Note: Beginning 3/14, we will send out this type of post with a recap COVID-19 news from New Mexico in a daily email. Sign up here. The same post will also appear on our website each morning.
- Thursday evening, Gov. Michelle Lujan Grisham announced that public schools will be closed for three weeks beginning Monday in an effort to slow the spread of COVID-19, which is a type of coronavirus. See our story here.
- The state of New Mexico banned ‘mass gatherings’ of more than 100 people. See the details, including the full order, here.
- The state of New Mexico confirmed a fifth positive test of COVID-19 on Thursday morning, this one a woman in her 40s from Bernalillo County.
- State agencies will remain open despite the state announcements. They do, however, recommend if it’s possible to access services by internet or phone.
- U.S. Rep. Xochitl Torres Small announced she co-sponsored legislation to provide emergency paid leave to those who need to take 14 or more days leave because of COVID-19. It would include self-employed and gig-economy workers.
The legislation would provide two-thirds of their monthly earnings, with a maximum monthly benefit of $4,000.
“Right now, thousands of New Mexican families are worried not only about how the spread of the coronavirus will affect their ability to stay healthy, but how they’ll pay their bills in wake of economic uncertainty,” Torres Small said. “My legislation aims to help these hard-working families by ensuring that they don’t have to choose between their health and paying their bills on time. New Mexicans should be focused on staying healthy and safe, not the fear of what could happen if they miss a paycheck.”
- Meanwhile, the U.S. Senate delayed a recess to continue work on a coronavirus bill. The Republican-led chamber continues to negotiate, along with the White House, with the Demcoratic-led House.
- The Archdiocese of Santa Fe announced Thursday it will close its churches and schools effective immediately.
- New Mexico Attorney General issued a consumer advisory warning against price gouging in the wake of COVID-19.
“Increasing prices on necessities like medical supplies, hand sanitizer, masks, and other items because our citizens are in fear of the coronavirus is simply unconscionable,” Balderas said in a statement. “Anyone increasing prices in order to illegally profit from this emergency will be prosecuted.”
- Both of New Mexico’s U.S. Senators, Tom Udall and Martin Heinrich, announced Thursday that they will temporarily closing their physical Washington D.C. office and staffers will work remotely. Udall says neither he nor any members of his office are experiencing symptoms of COVID-19.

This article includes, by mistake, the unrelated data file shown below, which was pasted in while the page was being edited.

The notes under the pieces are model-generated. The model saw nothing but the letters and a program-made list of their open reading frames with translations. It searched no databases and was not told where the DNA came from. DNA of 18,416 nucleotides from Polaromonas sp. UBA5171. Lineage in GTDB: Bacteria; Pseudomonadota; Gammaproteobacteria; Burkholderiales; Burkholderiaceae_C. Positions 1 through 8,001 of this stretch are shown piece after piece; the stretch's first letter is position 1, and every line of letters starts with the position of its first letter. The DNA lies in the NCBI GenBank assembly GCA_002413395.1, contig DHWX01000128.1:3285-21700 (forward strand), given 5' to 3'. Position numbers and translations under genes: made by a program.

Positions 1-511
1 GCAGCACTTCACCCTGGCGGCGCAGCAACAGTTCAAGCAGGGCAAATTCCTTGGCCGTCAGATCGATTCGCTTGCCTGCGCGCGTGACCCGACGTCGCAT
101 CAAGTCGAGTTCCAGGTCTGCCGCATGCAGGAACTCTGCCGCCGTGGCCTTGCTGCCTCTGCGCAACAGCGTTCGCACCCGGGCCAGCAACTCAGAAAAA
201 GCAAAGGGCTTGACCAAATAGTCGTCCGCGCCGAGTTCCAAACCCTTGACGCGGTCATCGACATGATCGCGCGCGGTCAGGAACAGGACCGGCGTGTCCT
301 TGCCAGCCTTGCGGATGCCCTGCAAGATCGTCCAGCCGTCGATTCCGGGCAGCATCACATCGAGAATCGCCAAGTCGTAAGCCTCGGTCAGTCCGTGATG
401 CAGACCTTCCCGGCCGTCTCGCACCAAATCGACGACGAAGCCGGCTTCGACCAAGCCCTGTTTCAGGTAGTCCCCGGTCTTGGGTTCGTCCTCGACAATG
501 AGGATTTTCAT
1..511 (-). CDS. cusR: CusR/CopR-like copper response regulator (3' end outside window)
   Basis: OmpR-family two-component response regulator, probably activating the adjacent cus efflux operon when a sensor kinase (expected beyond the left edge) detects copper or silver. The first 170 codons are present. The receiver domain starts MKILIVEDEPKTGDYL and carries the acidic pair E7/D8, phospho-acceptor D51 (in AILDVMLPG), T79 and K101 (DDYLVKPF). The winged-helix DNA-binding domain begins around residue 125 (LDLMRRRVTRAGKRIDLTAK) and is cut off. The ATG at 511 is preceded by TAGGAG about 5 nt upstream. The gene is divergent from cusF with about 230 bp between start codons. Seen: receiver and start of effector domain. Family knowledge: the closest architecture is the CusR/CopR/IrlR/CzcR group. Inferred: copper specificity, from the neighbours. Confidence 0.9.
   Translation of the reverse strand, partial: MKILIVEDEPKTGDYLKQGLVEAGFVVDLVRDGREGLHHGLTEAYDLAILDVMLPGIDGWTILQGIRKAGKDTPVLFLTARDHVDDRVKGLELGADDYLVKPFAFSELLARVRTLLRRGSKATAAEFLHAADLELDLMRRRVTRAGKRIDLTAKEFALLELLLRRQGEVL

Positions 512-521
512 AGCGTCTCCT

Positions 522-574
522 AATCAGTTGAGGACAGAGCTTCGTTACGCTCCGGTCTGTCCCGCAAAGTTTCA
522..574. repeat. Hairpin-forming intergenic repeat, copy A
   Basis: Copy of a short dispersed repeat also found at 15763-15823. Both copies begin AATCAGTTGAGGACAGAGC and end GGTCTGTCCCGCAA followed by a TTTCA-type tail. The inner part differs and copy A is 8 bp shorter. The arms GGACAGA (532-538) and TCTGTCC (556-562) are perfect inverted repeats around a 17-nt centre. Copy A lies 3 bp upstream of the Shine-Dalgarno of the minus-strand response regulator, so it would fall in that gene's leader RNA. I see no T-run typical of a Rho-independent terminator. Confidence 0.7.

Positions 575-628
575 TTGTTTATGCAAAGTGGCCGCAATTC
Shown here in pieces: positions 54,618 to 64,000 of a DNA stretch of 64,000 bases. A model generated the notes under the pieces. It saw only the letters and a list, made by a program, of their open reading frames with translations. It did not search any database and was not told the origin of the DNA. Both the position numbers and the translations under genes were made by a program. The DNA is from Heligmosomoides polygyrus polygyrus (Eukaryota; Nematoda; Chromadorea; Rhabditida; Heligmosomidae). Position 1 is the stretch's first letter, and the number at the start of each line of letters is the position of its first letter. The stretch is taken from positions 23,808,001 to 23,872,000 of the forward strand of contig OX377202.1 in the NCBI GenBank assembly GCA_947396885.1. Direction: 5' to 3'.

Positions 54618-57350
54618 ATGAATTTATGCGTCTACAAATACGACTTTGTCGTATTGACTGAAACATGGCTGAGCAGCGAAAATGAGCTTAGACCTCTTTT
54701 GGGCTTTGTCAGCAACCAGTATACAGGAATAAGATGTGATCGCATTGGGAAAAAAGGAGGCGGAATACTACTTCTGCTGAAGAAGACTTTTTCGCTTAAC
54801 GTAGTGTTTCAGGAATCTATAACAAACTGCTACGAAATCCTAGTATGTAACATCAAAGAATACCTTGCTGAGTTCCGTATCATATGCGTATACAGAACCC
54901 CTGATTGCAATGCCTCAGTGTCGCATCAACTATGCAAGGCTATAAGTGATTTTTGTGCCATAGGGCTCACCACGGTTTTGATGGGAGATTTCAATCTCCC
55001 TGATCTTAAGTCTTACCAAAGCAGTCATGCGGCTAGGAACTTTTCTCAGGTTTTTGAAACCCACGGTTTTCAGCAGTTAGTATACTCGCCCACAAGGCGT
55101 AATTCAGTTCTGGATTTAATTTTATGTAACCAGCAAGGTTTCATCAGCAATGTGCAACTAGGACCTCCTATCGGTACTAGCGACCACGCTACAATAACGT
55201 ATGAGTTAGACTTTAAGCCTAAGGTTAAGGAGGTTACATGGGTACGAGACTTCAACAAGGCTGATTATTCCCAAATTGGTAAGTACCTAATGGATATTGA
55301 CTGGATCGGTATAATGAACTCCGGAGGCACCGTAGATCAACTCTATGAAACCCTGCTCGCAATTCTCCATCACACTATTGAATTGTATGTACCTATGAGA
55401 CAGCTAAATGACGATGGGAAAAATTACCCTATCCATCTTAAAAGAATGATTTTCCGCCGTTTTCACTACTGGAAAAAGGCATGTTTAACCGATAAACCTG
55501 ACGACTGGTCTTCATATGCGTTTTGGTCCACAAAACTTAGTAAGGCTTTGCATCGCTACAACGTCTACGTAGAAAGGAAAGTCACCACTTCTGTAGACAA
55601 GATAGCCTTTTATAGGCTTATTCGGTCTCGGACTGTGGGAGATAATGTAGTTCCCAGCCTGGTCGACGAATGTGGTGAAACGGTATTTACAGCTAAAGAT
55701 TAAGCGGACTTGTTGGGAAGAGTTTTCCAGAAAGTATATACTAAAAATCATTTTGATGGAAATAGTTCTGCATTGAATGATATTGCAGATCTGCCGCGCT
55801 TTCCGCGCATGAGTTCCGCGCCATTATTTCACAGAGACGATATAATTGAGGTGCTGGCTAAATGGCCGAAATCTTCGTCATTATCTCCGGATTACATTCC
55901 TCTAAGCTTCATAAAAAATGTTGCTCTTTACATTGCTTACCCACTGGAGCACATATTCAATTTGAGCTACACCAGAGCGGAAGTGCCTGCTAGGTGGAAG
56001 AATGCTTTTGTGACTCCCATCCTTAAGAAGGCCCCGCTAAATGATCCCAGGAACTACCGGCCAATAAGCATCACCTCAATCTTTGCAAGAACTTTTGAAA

“As we face the COVID-19 pandemic, I and my office want to do everything we can to mitigate the spread of this virus to limit the impact on our health care system and keep communities safe,” Udall said in a statement. “Consistent with that aim, I am temporarily closing my physical Washington, D.C. office and instituting protocols to enable my staff to work remotely. I want to emphasize that my office will continue to serve the people of New Mexico with minimal disruption. I encourage the people of New Mexico to continue following the guidance of federal, state and local public health officials to keep their families and communities healthy.”
This came after a staffer for U.S. Sen. Maria Cantwell tested positive for the virus.
- Sports leagues across the country have postponed or cancelled games for the foreseeable future. In New Mexico, this includes postponement of minor league baseball, including the beginning of the Albuquerque Isotopes’ season, a suspension of the USL Championship, in which New Mexico United plays, and all NCAA events, including the Division I Indoor Track and Field championships which were scheduled to take place in Albuquerque this weekend.
The boys and girls high school basketball championships will continue, but without fans.
- New Mexico State Parks announced overnight camping on state lands will be suspended until April 9. State parks will remain open for day use.
- Albuquerque Academy closed in-person classes as of Thursday. The private school announced: “On March 11, we become [sic] aware that an Academy community member was in close contact with one of the people in New Mexico infected with COVID-19. There is no evidence that this community member has contracted the virus.”